The Wellness Spotlight Series highlights military spouses and their real world health and wellness journeys in a Facebook Live series. Below is an excerpt of Reda’s feature.

Reda Hicks, wife of a retired Army Special forces soldier, shares how she made a deployment endurable for herself and her young son, and how connections with friends are her favorite form of self-care.

Wellness means being honest with yourself about what you need, and being willing to seek it.
— Reda Hicks

Reda Hicks, wife of a retired Army Special forces soldier, shares how she made a deployment endurable for herself and her young son, and how connections with friends are her favorite form of self-care.


In 2007, I was a practicing attorney in a Houston law firm, and was representing the Province of Marinduque Philippines in a large piece of environmental litigation. I was also working with the national government of the Republic of the Philippines on mining policy. So I traveled to Manila quite a lot. On one of those trips, I met Jake at an outdoor tapas bar. He was deployed with First Group (out of what was then Ft. Lewis—not so close to Houston) in the Philippines, and I caught him passing through. We hit it off, decided to keep in touch, and became pen pals. Eventually, we started traveling to see one another. We married in 2009, and have been together (although really not together) ever since. From 2007 to 2015, we lived geobach, with me in Houston and Jake at Ft. Lewis/Ft. Rucker/Ft. Polk/Ft. Riley and a deployment to Afghanistan thrown in for good measure. By the time our oldest was five, he’d probably spent only about 400 days with his dad.

What is a low moment when your health suffered the most and how did you overcome it?

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Click on Image for Facebook Live Video

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My lowest low as a military spouse came while Jake was deployed. We were a geobach family, so it took a couple of months for my son, then four, to realize his dad wasn’t coming home on weekends anymore. When it hit him, it hit him hard. By the fifth or sixth tearful day in a row of explaining Daddy would be gone for “awhile,” I hit a wall. And there was no one I knew in Houston who was dealing with the same thing. No one to give me good ideas, or even cry with me over a bottle of wine.

I read something that gave me an idea. I made a paper chain with a link for every remaining day of the deployment. It was HUGE! It wrapped around the banister of our stairs from the top to the bottom with links to spare. But you know what? Putting a tangible description to the challenge worked. It gave my son a visual to understand—it’s long, but getting shorter—and bought me peace of mind from two hours of work. I learned a valuable lesson. If you can distill a challenge into something tangible, put something finite to it, it’s often easier to tackle. Or at least to endure.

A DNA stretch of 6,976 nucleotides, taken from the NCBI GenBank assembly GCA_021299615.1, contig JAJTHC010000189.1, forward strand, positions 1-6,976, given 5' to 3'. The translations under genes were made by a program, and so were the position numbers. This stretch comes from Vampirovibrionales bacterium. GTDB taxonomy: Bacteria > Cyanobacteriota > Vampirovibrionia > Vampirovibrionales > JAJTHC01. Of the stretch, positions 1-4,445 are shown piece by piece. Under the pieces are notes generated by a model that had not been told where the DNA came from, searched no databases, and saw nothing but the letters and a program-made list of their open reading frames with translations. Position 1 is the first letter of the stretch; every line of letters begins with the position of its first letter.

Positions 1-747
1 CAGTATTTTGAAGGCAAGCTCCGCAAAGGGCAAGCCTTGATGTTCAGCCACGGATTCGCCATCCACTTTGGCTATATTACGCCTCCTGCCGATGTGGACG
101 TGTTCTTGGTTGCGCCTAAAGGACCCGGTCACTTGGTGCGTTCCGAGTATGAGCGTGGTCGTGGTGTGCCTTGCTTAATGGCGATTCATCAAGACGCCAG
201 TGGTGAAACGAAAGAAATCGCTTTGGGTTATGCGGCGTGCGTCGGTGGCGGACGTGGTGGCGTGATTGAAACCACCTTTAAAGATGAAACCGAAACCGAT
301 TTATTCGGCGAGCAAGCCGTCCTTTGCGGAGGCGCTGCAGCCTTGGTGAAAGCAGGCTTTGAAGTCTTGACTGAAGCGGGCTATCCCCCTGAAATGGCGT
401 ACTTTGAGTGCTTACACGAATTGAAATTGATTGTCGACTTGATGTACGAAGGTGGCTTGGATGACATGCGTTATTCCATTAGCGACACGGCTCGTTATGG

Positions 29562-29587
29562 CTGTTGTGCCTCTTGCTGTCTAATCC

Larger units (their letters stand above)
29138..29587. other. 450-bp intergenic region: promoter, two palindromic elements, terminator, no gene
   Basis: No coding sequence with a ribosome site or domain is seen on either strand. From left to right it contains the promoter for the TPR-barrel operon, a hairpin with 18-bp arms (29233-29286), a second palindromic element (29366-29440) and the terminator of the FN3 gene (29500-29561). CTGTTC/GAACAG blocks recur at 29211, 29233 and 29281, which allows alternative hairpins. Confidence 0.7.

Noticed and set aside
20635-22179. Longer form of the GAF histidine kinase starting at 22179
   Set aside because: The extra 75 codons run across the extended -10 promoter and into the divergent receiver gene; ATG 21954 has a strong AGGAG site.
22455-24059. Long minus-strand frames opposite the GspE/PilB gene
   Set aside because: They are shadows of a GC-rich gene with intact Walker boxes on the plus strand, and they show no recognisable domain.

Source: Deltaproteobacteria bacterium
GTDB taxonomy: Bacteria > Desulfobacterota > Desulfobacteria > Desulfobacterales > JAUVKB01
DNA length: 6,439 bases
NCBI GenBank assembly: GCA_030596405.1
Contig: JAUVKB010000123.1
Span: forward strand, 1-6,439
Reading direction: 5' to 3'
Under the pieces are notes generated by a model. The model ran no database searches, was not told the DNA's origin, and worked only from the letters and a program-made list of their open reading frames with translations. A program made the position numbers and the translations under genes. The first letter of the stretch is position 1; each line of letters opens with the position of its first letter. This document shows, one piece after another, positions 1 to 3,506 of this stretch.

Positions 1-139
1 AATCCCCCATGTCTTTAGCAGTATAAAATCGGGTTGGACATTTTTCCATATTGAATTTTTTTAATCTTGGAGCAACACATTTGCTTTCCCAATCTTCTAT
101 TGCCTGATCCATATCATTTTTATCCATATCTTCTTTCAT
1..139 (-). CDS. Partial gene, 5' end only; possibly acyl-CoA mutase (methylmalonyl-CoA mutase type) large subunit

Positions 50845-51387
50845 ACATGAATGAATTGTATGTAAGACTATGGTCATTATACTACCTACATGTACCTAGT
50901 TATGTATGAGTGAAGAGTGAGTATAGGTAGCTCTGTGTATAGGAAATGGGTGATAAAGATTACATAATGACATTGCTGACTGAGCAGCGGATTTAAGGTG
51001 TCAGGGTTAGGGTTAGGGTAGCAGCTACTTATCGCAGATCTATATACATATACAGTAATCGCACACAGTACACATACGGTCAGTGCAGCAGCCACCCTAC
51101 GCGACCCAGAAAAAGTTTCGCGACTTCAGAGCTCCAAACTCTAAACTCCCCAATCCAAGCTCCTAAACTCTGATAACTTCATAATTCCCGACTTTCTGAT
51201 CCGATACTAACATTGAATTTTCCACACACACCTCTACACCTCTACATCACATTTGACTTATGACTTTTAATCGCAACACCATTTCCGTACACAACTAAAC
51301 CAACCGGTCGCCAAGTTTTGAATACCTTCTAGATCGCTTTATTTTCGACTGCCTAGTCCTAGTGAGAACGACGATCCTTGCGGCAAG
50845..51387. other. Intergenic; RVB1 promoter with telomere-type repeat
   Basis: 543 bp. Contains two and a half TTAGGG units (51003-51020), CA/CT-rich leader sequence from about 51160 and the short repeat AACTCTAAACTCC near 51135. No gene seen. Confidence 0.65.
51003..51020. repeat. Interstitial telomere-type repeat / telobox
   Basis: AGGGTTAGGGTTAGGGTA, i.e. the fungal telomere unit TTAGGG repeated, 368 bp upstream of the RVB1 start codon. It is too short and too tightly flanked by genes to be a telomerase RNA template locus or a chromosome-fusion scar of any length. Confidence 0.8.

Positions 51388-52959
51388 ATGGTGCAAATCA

What is your favorite form of self care?

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My favorite form of self-care is being intentional about carving out regular time to spend with friends with no agenda. It is so energizing and buoying to me to spend time with my favorite people, having dinner or drinks, or just hanging out. When I neglect to carve out that quality time, I feel it. My energy starts to wane, and I start thinking that it’s me against the world. I need the centering time to remind myself that it’s almost never us against the world, that we have people in our corner and we’re loved.

And don’t get me wrong, my husband who is my best friend is someone I regularly carve out this kind of quality time with, but I also have to carve out time with my girlfriends. As Michelle Obama said, “I love my husband. He is my rock, but my girlfriends are my sanity.”


I love the My Fitness Pal app because it’s a really easy way to take a pulse on what I’m eating, keep track of whether/when I’m exercising, and get praise for consistency and good choices. Because who doesn’t like being told when they’re doing a good job?


The two books I’ve read over and over again are The Great Gatsby by F. Scott Fitzgerald and Mere Christianity by C.S. Lewis. The Great Gatsby is just a guilty pleasure read—I love to get lost in the devastatingly beautiful prose that Fitzgerald weaves throughout the novel. Mere Christianity has really been balm for the soul. C.S. Lewis has beautifully and simply distilled what it is to be a Christian. But what’s more important is the book’s history. Mere Christianity is actually a compilation of the radio broadcasts that C.S. Lewis did in the U.K. during World War II. Winston Churchill asked him to do it. The people needed hope, and C.S. Lewis would serve up hope in every living room in the U.K. every week during the dark days of the war. It was said that only Churchill’s own voice was more well-known than that of Lewis. When I read Mere Christianity, I realize that we need the same kind of hope today, some seventy-plus years later.

The Great Gatsby

By F. Scott Fitzgerald

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ABOUT Reda Hicks

Reda Hicks is the wife of a retired Army Special Forces soldier, mom of three, attorney, advocate, civic leader, and Founder and CEO of GotSpot, Inc., which is AirBnB for commercial spaces. She’s based in Houston, Texas and we loves her community there. She’s very active in civic organizations like Leadership Houston, Texas Lyceum, League of Women Voters, and Sketch City (Houston Hackathon), and she also works with the military-affiliated community in Houston and Texas through Bunker Labs, Lone Star Veteran Association, and the Texas Veteran Spouse Network. She also has the honor of serving on the advisory board of the Military Family Advisory Network.


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